(November 12, 2007)
|During my recent induction
into the Navy Chief's Mess, I was asked to
facilitate a flag retirement ceremony. I had to do a
bit of research as there is no official ceremony
either in the U.S. Flag Code or in Navy regulations
and as I was doing this it really got me to thinking
about the flag and what it really means. To most men
and women in the military it is far more than just a
piece of fabric or a symbol. It is much more than
just something we run up a flag pole and salute in
the morning and bring down and salute in the
Red, White and Blue, what does it really
The white . . . is for purity,
purity of purpose and intention that is in our
hearts and souls as well as the honor we hold dear.
The red . . . is for the blood
that has been shed and continues to be shed to win
and to defend our freedom.
The blue . . . is for valor and
courage that binds our country together.
The blue field . . . covered with
stars also represents God's Heaven under which it
|Is there anything more
fitting for our military to carry into battle or for our
heroes to rest under? That flag and its predecessors have
flown over every battle fought by the United States since it
was born on 14 June 1777. The flag has been used to bind
many wounds and has covered many caskets. Have you ever seen
a flag pole with the ball on top? Do you know what was
originally in it? When the ball was originally put on the
top of the flag pole it contained a razor, a match and a
bullet. The razor and the match were to prevent the flag
from falling into enemy hands and the bullet was to prevent
the live capture of the last soldier standing. Pretty deep
How powerful a symbol is the flag that we would destroy it
rather than have it fall into enemy hands. I can only
imagine the feelings that ran through Francis Scott Key when
he wrote the Star Spangled Banner but I have no doubt that
he has not been the only person who has felt that way upon
seeing our flag, especially after battle. One of the most
awe inspiring things to witness is a funeral with full
military honors. To see the flag draped casket, to watch an
honor guard fold the flag with reverence and then to present
it to the family of the departed service member that
tangible symbol of their sacrifice and our nation's debt and
respect. Wow! That's all I can say. When our fallen service
members are returned from Iraq or Afghanistan they travel
home under the flag they fought under. It is called an angel
flight. I had the opportunity to see one while I was in
Kuwait. I can't describe the feeling of driving around the
curve and seeing the open ramp on the C-17 with the honor
guard lining the sides with the flag draped casket sitting
in the center of the cargo bay. I brought the convoy to a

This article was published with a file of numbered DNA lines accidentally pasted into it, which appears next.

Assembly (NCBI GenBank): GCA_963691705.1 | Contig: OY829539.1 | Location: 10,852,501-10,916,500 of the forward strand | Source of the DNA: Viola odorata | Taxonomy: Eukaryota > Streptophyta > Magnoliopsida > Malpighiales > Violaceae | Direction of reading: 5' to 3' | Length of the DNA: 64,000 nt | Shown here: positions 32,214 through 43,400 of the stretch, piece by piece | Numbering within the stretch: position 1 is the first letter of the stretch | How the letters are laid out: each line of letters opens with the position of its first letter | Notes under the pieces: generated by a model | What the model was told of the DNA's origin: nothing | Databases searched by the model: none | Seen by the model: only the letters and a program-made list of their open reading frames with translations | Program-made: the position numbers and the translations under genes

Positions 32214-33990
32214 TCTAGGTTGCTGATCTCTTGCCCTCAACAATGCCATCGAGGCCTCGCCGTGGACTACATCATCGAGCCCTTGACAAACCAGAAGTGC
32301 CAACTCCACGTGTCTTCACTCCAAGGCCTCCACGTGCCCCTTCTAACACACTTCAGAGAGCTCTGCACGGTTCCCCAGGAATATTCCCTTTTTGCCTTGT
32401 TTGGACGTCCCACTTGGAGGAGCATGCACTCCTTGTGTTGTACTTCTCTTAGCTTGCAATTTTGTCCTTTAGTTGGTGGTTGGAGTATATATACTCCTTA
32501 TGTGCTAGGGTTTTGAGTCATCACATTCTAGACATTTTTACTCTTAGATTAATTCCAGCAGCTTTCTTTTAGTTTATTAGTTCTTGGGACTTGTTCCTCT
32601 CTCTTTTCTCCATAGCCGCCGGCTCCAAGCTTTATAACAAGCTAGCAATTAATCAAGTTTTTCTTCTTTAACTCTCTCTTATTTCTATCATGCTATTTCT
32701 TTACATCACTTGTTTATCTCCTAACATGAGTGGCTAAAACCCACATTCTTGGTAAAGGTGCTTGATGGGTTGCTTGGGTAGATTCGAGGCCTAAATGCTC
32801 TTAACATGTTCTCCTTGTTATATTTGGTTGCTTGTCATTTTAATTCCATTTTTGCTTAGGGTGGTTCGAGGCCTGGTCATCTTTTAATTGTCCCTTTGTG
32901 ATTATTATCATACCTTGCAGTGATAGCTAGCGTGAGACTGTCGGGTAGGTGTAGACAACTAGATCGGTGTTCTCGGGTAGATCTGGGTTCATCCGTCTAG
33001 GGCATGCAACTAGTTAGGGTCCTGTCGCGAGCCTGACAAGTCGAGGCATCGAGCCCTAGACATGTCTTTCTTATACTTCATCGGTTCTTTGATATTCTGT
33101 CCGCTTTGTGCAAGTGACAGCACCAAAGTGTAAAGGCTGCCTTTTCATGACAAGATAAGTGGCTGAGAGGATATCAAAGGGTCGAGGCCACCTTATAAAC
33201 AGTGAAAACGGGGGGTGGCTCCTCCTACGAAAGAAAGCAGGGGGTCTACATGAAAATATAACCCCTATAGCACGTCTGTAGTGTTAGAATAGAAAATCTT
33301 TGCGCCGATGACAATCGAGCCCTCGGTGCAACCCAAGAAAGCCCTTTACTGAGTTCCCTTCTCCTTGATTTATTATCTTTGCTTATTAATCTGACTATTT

halt out of respect as the fallen angel was brought off the
plane to be sent on the next leg of his or her journey home.
There was nothing else on that plane. The entire plane was
devoted to bringing a hero home. That is the very least we
can do for them is to bring them home with respect and to
cover them with the flag that represents what they died to
defend. Most of us can ask for no more than to take our
final rest under Old Glory.
It gives me a feeling of pride as I drive the streets of
America and see the flag waving from homes and businesses.
It makes me sad to see a tattered flag flying though. The
feelings of pride and patriotism led to the hoisting of the
flag but what led to the disrespect of flying her till she's
falling apart? Do you fly a flag? Have you inspected it
lately? If it is faded or torn then you should retire her
out of respect. Please don't throw her away, your local VFW
or Boy Scout troop will be happy to accept your flag for
retirement and will handle it with respect. Also if you
don't raise and lower your flag daily please place a light
on it so that she doesn't fly in the dark. You can get a
spotlight that plugs into a wall outlet and has a stake to
place it in the ground and you can get a switch that will
turn it on at dawn and off at dusk (especially around
Christmas for outdoor light strings).
Flags were everywhere in the days following 9-11. There
aren't so many now. Why is that? Have we forgotten? Has our
patriotism died? Has our pride of just being American faded
away or are we just concerned that we will offend someone.
How ludicrous is that, that we should be concerned about
offending someone by flying our nation's flag IN OUR OWN
COUNTRY?! Yet another example of PC run amok.
Want to know what the flag means? Watch the disabled WWII
veteran stand up from his wheel chair when the colors are
paraded past during your town's Christmas parade. Present
one in a shadow box to your grandfather and watch his
reaction. Watch everyone outside on a military base stop
what they are doing and salute the flag during morning and
evening colors. Look up "I am Old Glory" by Howard Schnauber
online and read it.
Look down your street. How many houses fly a flag? How many
used to after 9-11? I leave you with this question, if you
don't fly a flag why not?
May God bless you and your families.
ITC Lee Crowson, USN
Chief Crowson is an Information Systems Technician for the
Navy Reserve who is currently serving on active duty at
Commander, Navy Reserve Forces Command in New Orleans, LA.
During his career in addition to his role as a
communications operator he has functioned as an instructor
for personnel entering the Navy Reserve with no prior
military experience. His other duties included serving with
Navy Coastal Warfare, a part of Navy Expeditionary Combat
Command, and with Navy Expeditionary Logistics Group
deploying both to the Middle East and to Guantanamo Bay,
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